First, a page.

Electron is a great way to build cross-platform desktop applications using HTML, CSS and JavaScript. I was surprised when I first came across Electron to see many of the applications that I use daily was developed in electron and I never knew about it. Since then I was interested in learning more about developing an application using Electron. Recently I was playing around with an idea for a side project and decided to use Electron as I wanted a desktop application. TDK react

Setting up the React Application

With the create-react-app template generator, it is easy to setup and get up and running a react application. All you need to run are the below commands, and you have everything set up for a react application.

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npm install -g create-react-app

create_react_app electron_react
cd electron_react
npm start

The above commands will create an ‘electron-react’ folder with all the code and set up the app at *http://localhost:3000* in development mode.

Setting up Electron

Now that we have a react application setup, let us integrate electron with it. The below command installs electron package.

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npm install electron

A basic Electron application needs just these files:

  • package.json - Points to the app’s main file and lists its details and dependencies. We already have this as part of the react application.
  • main.js - Starts the app and creates a browser window to render HTML. This is the app’s main process. We will add this file.
  • index.html - A web page to render. This is the app’s renderer process. We already have this as part of the react application.

Let’s start by adding a main.js file. We will keep the code to the bare minimum. All we are doing here is adding a function createWindow which uses BrowserWindow from the electron package, to create a new window instance. The window loads the development server URL. We will modify this URL later to run independently without a hosted server so that it can be packaged and deployed easily. The app’s ready event is wired to create the new window.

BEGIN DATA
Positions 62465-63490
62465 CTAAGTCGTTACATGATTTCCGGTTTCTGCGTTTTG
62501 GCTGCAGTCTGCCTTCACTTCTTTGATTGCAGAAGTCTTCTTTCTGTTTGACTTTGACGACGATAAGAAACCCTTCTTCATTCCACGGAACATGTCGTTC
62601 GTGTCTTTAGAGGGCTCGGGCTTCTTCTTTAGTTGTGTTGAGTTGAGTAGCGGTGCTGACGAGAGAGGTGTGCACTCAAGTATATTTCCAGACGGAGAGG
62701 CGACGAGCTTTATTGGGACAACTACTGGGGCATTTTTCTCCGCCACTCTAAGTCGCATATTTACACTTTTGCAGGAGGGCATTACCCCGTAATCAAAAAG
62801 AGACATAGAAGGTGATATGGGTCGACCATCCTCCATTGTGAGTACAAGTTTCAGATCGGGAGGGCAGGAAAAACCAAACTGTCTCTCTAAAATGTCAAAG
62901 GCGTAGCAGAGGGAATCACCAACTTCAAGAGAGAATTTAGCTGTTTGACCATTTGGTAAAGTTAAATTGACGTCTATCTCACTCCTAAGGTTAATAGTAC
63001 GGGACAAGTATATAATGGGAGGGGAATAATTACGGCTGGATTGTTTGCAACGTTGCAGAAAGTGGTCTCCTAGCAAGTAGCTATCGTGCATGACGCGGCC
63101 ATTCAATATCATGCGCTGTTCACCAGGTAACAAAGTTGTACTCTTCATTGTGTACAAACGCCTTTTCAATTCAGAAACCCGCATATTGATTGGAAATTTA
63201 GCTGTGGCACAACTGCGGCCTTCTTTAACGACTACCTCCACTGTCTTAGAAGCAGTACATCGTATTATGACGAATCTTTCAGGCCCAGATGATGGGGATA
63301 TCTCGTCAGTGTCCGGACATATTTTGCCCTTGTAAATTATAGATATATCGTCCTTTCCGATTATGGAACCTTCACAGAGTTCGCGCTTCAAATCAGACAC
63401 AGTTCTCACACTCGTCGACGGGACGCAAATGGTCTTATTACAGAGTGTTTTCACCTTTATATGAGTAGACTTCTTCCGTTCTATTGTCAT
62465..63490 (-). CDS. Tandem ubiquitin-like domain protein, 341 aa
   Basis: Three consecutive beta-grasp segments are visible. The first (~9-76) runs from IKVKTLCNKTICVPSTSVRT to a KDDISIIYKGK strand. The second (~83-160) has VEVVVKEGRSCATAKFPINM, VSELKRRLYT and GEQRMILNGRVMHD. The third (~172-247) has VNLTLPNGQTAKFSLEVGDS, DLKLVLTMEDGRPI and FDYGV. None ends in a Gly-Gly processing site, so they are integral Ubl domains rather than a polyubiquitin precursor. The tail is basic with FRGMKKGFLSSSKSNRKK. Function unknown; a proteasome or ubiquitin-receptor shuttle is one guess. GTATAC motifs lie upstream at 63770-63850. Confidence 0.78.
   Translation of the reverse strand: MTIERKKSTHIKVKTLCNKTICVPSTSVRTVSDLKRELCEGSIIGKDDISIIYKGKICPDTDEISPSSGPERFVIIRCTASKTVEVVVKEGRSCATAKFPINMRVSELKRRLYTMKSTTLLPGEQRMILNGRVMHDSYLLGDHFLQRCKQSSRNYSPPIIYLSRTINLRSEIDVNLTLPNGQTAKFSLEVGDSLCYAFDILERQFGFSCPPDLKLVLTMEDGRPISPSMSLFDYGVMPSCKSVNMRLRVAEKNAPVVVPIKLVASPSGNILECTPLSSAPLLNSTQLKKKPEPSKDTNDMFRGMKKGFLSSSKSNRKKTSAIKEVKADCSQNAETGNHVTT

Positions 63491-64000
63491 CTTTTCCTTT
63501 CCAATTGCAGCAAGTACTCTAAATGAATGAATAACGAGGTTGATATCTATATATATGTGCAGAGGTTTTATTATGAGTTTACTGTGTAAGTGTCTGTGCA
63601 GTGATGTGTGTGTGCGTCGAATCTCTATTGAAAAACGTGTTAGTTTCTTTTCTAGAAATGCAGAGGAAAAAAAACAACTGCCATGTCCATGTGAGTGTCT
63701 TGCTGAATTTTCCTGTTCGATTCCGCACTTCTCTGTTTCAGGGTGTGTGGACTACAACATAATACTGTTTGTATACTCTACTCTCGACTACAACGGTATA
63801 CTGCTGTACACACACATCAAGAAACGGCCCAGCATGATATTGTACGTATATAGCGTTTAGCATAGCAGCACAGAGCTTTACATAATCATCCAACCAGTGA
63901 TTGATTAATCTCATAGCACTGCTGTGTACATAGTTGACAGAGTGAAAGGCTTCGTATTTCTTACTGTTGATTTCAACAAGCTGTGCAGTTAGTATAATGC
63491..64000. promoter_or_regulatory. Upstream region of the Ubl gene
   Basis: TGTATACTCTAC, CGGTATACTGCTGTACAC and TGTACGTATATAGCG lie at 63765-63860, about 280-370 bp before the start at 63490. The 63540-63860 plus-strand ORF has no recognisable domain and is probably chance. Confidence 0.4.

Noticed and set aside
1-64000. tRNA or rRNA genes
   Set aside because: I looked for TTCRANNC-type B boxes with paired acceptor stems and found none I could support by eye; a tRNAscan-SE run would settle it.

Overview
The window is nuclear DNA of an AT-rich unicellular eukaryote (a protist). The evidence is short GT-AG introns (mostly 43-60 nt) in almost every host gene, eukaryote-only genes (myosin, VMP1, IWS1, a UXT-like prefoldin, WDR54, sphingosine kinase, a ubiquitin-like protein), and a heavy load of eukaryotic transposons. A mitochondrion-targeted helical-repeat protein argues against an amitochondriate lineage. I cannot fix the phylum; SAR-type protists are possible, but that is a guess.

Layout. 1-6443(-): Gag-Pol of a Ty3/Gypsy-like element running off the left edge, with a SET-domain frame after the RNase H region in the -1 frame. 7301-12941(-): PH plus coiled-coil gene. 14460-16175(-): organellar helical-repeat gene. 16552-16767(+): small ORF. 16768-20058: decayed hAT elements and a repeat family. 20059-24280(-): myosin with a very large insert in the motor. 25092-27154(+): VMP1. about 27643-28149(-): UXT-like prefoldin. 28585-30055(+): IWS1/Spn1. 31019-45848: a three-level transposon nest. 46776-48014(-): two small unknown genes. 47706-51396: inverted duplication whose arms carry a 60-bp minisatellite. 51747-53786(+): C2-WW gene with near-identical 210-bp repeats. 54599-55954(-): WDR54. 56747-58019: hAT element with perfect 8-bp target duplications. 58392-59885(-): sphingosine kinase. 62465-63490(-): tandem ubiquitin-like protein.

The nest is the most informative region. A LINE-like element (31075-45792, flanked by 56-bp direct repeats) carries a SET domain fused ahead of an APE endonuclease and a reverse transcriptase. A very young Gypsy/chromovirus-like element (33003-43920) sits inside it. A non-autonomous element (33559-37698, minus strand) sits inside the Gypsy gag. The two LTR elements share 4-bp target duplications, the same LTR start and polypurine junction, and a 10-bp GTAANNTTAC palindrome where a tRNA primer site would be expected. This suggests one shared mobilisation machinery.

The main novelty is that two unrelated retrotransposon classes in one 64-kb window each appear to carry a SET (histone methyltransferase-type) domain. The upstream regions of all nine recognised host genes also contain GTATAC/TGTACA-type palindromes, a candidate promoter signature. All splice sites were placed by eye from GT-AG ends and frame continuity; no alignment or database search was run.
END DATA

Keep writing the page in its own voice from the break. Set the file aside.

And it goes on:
main.js
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const {app, BrowserWindow} = require('electron');

let mainWindow;

function createWindow(){
    mainWindow = new BrowserWindow({ width: 800, height: 600});
    const startUrl = process.env.DEV_URL;

    mainWindow.loadURL(startUrl);

    mainWindow.on('closed', () => mainWindow = null);
}

app.on('ready', createWindow);

After updating the package.json with the electron application main entry point, we are all set to run the application.

package.json
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"main": "src/main.js",

Fire up two consoles and launch the react application in one using npm start and the electron application in the other using ‘set DEV_URL=http://localhost:3000 && electron .’

Electron React

Setting up for Deployment

Opening up two consoles and starting up the react server first will start becoming a pain soon. To avoid this, we can use two npm packages to start both the tasks one after the other.

  • concurrently: Run multiple commands concurrently.
  • wait-on: Wait for files, ports, sockets, http(s) resources to become available

Install both the packages and modify the package.json as shown below.

package.json
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"react-start": "react-scripts start",
"electron-dev": "set DEV_URL=http://localhost:3000 && electron .",
"start": "concurrently \"npm run react-start\" \"wait-on http://localhost:3000/ && npm run electron-dev\""

Running npm start now launches the react application, waits for the server to be up and running and then launches the electron application.

The electron app depends on the react application being hosted locally to run. Let’s update main.js so that it can run from the generated output of the react application. Running npm build generates the website contents into the build folder.

main.js
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...
const path = require('path');
const url = require('url');
...
 const startUrl = process.env.DEV_URL ||
    url.format({
      pathname: path.join(__dirname, '/../build/index.html'),
      protocol: 'file:',
      slashes: true
    });
mainWindow.loadURL(startUrl);
...

Set the homepage property in package.json (“homepage”: “./”) to enable relative paths on the generated index.html file. Once this is done, we can generate the site using npm run build and run the electron application using ‘electron .’. This will launch the application from the build folder.

Hope this helps you to jump start with your Electron app development using React.

References

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